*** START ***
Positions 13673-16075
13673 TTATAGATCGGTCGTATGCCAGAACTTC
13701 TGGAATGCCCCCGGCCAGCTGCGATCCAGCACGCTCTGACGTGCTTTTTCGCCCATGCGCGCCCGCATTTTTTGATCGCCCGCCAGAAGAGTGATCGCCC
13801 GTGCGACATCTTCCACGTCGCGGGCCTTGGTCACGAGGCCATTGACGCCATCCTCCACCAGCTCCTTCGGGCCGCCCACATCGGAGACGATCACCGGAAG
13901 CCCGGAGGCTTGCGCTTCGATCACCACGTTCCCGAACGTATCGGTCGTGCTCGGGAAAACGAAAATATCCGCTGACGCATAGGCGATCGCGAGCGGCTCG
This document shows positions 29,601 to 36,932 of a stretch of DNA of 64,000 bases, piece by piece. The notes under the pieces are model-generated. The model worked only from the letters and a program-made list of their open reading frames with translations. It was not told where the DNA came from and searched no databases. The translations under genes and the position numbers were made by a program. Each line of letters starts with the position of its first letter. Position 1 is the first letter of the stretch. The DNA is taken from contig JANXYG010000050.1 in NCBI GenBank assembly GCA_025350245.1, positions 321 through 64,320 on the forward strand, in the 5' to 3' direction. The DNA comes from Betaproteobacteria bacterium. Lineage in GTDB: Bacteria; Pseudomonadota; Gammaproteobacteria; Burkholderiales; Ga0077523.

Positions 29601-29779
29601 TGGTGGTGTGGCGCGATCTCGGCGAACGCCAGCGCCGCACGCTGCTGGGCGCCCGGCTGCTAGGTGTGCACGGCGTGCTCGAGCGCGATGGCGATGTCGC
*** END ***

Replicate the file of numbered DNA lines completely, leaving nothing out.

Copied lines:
Positions 13673-16075
13673 TTATAGATCGGTCGTATGCCAGAACTTC
13701 TGGAATGCCCCCGGCCAGCTGCGATCCAGCACGCTCTGACGTGCTTTTTCGCCCATGCGCGCCCGCATTTTTTGATCGCCCGCCAGAAGAGTGATCGCCC
13801 GTGCGACATCTTCCACGTCGCGGGCCTTGGTCACGAGGCCATTGACGCCATCCTCCACCAGCTCCTTCGGGCCGCCCACATCGGAGACGATCACCGGAAG
13901 CCCGGAGGCTTGCGCTTCGATCACCACGTTCCCGAACGTATCGGTCGTGCTCGGGAAAACGAAAATATCCGCTGACGCATAGGCGATCGCGAGCGGCTCG
This document shows positions 29,601 to 36,932 of a stretch of DNA of 64,000 bases, piece by piece. The notes under the pieces are model-generated. The model worked only from the letters and a program-made list of their open reading frames with translations. It was not told where the DNA came from and searched no databases. The translations under genes and the position numbers were made by a program. Each line of letters starts with the position of its first letter. Position 1 is the first letter of the stretch. The DNA is taken from contig JANXYG010000050.1 in NCBI GenBank assembly GCA_025350245.1, positions 321 through 64,320 on the forward strand, in the 5' to 3' direction. The DNA comes from Betaproteobacteria bacterium. Lineage in GTDB: Bacteria; Pseudomonadota; Gammaproteobacteria; Burkholderiales; Ga0077523.

Positions 29601-29779
29601 TGGTGGTGTGGCGCGATCTCGGCGAACGCCAGCGCCGCACGCTGCTGGGCGCCCGGCTGCTAGGTGTGCACGGCGTGCTCGAGCGCGATGGCGATGTCGC